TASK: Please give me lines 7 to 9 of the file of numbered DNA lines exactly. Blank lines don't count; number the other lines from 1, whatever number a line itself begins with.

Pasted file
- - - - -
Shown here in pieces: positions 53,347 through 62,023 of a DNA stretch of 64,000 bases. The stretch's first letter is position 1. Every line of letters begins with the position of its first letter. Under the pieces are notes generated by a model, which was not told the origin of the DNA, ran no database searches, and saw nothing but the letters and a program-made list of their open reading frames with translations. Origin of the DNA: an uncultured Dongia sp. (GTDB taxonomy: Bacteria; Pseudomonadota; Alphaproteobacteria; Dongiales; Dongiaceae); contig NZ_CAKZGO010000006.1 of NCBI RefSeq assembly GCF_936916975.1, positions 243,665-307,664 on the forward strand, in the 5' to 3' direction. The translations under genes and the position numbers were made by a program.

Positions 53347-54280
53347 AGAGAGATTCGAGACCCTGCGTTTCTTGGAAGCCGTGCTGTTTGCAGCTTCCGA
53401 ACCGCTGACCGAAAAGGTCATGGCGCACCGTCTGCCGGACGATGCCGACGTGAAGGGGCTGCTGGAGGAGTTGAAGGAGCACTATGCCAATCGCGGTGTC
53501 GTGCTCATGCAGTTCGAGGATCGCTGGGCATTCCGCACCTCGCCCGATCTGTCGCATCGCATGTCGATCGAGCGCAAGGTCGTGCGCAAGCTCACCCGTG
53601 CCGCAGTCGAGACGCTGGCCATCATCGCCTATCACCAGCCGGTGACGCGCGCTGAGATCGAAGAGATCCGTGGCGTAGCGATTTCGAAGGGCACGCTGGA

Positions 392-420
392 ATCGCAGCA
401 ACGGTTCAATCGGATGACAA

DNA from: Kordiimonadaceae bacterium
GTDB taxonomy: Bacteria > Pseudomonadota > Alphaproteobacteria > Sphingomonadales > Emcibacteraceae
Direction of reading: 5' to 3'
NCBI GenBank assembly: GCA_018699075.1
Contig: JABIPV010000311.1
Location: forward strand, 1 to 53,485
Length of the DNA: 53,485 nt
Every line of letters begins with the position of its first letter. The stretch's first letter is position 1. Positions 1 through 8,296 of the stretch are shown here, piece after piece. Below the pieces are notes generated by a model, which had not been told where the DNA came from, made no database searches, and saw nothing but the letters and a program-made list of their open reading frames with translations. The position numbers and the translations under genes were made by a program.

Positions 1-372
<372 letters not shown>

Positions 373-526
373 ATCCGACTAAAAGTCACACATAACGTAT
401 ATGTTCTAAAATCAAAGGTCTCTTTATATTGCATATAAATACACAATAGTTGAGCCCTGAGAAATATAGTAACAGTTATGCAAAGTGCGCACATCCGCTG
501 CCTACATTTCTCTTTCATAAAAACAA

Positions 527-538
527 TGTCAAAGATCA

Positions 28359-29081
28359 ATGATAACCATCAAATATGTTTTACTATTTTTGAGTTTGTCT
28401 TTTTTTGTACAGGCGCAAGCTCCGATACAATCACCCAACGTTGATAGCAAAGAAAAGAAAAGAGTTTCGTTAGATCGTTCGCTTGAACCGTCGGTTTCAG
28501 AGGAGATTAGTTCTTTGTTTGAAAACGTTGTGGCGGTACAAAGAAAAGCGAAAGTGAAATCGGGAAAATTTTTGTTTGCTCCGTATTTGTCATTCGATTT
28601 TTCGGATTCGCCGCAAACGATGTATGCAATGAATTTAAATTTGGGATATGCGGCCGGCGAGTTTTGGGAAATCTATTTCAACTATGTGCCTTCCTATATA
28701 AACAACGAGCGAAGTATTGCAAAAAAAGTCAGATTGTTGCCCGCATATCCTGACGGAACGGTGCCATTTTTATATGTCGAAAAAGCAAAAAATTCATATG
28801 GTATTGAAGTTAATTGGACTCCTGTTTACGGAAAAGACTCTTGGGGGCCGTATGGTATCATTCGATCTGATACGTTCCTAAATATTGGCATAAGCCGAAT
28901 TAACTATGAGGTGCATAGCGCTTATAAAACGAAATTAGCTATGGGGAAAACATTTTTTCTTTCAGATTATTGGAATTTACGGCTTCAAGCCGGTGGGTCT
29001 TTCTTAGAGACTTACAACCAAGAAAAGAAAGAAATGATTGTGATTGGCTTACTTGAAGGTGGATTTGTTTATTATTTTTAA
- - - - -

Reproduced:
Positions 392-420
392 ATCGCAGCA
401 ACGGTTCAATCGGATGACAA